Joseph Conrad was a Polish-British writer. Considered one of the greatest English-language novelists of all time, Conrad is credited with bringing a non-English sensibility into English-language literature. Many of his works have inspired several films, TV series, and video games. His anti-heroic characters and narrative style have influenced many authors like Salman Rushdie, F. Scott Fitzgerald, and T. S. Eliot.
Aleksandr Solzhenitsyn was a Russian novelist, philosopher, historian, and political prisoner. An outspoken critic of Communism and the Soviet Union, Aleksandr Solzhenitsyn helped raise awareness of the Gulag, a government agency that oversaw forced labor camps set up in accordance with Vladimir Lenin's order. His non-fiction text The Gulag Archipelago was a highly influential work and sold millions of copies.
Eighteenth-century essayist, poet, and pamphleteer Jonathan Swift is remembered for his iconic works such as A Tale of a Tub, A Modest Proposal, and Gulliver's Travels. One of the world’s greatest satirists, he gave rise to the deadpan Swiftian style. He had also been the Dean of St. Patrick's Cathedral.
17 David Mamet
Author, screenwriter, and playwright David Mamet is best known for his Pulitzer-winning and Tony-nominated play Glengarry Glen Ross. He has written for many Broadway and off-Broadway plays and also for films such as House of Games. He has produced and written for the show The Unit and authored several books.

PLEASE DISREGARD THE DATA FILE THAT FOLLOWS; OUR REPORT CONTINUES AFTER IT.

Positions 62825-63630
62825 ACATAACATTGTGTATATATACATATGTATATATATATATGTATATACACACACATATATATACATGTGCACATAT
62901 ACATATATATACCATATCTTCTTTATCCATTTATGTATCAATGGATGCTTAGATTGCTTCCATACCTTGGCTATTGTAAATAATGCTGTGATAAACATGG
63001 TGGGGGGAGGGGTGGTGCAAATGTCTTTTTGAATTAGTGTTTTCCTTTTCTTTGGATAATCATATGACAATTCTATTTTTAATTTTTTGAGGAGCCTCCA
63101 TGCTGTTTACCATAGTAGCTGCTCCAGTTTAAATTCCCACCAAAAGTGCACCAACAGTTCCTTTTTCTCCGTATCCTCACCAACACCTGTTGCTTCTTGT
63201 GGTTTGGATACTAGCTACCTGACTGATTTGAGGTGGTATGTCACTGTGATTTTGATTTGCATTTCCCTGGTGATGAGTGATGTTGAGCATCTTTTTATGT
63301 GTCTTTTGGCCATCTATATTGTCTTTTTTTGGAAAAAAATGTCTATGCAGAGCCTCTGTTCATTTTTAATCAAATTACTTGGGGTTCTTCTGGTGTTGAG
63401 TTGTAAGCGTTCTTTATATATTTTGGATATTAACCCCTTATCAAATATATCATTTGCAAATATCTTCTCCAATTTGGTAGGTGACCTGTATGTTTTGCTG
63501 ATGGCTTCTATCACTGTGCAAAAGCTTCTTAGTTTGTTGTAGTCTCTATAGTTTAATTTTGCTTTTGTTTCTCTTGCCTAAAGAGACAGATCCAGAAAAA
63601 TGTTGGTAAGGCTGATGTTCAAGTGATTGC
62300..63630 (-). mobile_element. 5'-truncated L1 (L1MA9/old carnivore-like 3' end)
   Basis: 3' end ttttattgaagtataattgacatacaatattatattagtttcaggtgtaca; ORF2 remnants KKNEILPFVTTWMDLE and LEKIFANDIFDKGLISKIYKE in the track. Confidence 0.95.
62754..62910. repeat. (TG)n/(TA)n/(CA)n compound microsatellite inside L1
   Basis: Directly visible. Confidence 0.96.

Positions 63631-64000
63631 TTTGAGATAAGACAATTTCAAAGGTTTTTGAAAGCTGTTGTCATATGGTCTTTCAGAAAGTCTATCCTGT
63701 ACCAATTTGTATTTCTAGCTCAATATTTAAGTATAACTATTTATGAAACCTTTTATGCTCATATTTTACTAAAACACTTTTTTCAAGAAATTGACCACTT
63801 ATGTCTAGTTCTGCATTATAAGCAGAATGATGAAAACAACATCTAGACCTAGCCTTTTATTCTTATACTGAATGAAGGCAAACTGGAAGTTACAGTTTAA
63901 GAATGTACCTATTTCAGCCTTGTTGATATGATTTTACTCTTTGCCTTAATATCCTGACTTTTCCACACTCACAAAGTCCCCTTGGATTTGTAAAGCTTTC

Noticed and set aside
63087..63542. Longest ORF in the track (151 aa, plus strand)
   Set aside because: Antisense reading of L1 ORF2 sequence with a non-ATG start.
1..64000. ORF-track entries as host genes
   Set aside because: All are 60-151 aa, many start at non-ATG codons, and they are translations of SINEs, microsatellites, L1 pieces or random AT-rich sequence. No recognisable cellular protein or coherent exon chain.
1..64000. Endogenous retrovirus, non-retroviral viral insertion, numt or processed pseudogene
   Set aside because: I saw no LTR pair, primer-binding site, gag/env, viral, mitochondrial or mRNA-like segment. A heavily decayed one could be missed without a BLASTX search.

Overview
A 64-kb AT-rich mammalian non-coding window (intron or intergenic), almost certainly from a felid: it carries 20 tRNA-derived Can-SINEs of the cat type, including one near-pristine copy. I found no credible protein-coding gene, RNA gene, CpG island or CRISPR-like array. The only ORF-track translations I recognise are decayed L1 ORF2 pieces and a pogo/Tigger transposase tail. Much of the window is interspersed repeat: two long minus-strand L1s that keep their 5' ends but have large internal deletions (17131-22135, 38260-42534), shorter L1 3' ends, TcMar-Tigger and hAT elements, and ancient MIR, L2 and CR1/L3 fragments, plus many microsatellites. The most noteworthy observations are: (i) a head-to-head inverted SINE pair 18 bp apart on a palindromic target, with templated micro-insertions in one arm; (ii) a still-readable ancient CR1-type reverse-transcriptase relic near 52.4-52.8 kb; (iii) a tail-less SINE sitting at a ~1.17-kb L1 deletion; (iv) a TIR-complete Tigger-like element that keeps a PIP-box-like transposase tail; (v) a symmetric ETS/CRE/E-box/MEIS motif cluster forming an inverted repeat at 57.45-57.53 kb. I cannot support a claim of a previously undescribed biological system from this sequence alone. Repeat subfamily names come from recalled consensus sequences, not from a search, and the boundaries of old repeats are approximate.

Bohemian-Austrian poet and author Rainer Maria Rilke is best remembered for his numerous poetry collections and his only novel, The Notebooks of Malte Laurids Brigge. His works contain metaphors, contradictions, and elements drawn from Greek mythology. Though most of his works were in German, he had also written in French.
19 Mary Seacole
Mary Seacole was a British-Jamaican nurse, businesswoman, and healer. She played a major role during the Crimean War, providing aid for wounded servicemen and nursing them back to health. In 1991, Seacole was posthumously honored with the Jamaican Order of Merit. In 2004, she was named the greatest black Briton for her contribution during the war.
From hosting her comedy show The Sarah Silverman Program, to winning an Emmy and writing a best-selling autobiography, Sarah Silverman has done it all. The NYU drop-out started off as a writer for SNL. She has been an ardent Democratic supporter and often discusses controversial topics on her show.